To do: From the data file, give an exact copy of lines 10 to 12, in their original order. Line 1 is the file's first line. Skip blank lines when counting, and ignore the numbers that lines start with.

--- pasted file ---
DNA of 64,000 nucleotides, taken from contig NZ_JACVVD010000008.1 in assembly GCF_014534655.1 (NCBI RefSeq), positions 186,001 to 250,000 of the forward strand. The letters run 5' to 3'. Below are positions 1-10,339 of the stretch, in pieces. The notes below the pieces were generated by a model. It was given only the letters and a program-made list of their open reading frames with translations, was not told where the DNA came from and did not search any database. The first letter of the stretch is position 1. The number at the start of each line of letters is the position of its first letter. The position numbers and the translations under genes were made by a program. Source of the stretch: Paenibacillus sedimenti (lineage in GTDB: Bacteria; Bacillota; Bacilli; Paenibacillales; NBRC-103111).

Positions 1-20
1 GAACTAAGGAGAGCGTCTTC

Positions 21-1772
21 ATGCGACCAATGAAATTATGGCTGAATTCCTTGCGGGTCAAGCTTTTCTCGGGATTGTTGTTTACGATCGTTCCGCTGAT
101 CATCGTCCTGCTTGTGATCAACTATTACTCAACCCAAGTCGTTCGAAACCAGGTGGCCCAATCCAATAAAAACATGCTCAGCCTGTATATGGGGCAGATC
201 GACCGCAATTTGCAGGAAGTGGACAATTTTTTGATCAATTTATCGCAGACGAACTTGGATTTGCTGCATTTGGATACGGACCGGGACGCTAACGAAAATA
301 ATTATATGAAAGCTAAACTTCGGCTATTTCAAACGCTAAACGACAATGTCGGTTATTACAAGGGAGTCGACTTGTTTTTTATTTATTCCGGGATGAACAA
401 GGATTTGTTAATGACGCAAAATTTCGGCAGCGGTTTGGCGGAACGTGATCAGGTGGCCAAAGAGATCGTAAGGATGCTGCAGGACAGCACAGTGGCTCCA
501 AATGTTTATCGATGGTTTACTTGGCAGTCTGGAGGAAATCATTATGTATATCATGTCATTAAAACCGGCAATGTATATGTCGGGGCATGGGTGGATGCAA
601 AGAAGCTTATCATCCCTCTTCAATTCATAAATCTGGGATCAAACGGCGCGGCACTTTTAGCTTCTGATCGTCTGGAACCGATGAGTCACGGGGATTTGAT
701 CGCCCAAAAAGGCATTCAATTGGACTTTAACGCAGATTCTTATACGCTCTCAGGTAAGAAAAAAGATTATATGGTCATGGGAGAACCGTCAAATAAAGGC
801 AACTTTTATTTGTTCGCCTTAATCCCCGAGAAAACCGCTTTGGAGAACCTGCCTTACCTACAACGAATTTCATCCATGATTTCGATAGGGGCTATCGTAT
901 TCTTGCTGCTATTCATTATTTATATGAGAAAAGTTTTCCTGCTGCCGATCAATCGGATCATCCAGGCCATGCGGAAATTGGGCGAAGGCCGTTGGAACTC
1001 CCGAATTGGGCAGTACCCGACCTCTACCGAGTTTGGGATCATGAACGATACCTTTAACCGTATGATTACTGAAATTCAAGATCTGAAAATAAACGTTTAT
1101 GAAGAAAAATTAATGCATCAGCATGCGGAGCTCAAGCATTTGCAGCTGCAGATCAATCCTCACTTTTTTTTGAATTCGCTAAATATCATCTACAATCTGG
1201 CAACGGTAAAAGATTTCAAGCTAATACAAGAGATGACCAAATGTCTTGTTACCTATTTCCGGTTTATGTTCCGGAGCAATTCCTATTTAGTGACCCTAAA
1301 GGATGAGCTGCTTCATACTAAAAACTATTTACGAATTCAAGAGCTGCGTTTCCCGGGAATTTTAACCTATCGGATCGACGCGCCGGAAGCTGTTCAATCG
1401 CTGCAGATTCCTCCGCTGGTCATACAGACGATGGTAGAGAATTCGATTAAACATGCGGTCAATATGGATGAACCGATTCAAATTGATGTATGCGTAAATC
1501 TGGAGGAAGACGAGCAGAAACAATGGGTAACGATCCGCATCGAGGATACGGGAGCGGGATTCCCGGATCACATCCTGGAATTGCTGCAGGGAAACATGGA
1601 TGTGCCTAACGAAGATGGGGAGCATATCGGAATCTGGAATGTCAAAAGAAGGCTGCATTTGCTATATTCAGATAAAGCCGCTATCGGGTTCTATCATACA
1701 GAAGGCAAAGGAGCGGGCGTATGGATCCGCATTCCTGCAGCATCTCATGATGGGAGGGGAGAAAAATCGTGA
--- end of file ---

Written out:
501 AATGTTTATCGATGGTTTACTTGGCAGTCTGGAGGAAATCATTATGTATATCATGTCATTAAAACCGGCAATGTATATGTCGGGGCATGGGTGGATGCAA
601 AGAAGCTTATCATCCCTCTTCAATTCATAAATCTGGGATCAAACGGCGCGGCACTTTTAGCTTCTGATCGTCTGGAACCGATGAGTCACGGGGATTTGAT
701 CGCCCAAAAAGGCATTCAATTGGACTTTAACGCAGATTCTTATACGCTCTCAGGTAAGAAAAAAGATTATATGGTCATGGGAGAACCGTCAAATAAAGGC